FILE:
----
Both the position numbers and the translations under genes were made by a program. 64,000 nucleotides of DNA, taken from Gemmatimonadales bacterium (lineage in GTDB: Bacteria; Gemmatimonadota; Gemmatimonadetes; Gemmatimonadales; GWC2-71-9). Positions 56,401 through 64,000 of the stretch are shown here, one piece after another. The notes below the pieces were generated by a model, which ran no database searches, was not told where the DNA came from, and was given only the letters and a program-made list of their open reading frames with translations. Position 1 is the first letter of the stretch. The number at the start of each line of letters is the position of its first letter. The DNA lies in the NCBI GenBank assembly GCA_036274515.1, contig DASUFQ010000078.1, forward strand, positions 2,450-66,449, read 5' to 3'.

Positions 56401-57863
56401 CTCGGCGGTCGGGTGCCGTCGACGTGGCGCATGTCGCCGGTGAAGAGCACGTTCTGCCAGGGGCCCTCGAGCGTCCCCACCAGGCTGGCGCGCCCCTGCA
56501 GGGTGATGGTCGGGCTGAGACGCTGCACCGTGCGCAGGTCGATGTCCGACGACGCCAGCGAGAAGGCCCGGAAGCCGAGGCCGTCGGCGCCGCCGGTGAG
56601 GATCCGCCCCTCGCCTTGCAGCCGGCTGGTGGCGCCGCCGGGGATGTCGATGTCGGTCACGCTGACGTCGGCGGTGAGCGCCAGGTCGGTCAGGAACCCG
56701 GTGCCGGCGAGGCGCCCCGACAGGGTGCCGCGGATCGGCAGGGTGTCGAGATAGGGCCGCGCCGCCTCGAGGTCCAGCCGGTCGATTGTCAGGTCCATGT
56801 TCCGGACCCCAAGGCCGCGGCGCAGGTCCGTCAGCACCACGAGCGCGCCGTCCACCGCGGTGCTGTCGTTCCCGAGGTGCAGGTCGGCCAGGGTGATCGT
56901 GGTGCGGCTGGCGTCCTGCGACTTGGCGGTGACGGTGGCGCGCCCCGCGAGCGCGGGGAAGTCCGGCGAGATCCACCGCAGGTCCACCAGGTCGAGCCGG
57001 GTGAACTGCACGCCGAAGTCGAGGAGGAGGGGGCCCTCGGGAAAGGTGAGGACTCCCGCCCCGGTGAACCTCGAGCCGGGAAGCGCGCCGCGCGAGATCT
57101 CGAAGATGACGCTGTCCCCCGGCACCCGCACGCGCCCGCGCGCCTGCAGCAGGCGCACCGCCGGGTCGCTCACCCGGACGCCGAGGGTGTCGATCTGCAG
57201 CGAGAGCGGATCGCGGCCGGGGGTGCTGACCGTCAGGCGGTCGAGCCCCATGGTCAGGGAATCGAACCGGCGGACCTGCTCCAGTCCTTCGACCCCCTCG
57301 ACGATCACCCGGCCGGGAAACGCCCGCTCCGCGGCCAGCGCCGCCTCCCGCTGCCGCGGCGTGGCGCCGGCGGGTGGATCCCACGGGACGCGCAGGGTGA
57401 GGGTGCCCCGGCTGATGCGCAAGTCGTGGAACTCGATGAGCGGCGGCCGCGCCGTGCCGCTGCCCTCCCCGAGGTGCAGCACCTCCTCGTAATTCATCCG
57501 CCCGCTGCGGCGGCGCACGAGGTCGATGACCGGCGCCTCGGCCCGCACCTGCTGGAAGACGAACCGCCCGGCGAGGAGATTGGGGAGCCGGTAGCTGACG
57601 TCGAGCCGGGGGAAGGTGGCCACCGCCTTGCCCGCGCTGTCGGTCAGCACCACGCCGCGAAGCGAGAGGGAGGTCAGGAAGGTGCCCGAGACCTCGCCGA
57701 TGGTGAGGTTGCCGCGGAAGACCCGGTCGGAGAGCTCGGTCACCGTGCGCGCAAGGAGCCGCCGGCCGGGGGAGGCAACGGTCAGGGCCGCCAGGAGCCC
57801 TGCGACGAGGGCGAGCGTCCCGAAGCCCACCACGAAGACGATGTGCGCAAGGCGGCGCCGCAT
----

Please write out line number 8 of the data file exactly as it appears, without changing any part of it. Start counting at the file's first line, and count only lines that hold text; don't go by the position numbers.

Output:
56901 GGTGCGGCTGGCGTCCTGCGACTTGGCGGTGACGGTGGCGCGCCCCGCGAGCGCGGGGAAGTCCGGCGAGATCCACCGCAGGTCCACCAGGTCGAGCCGG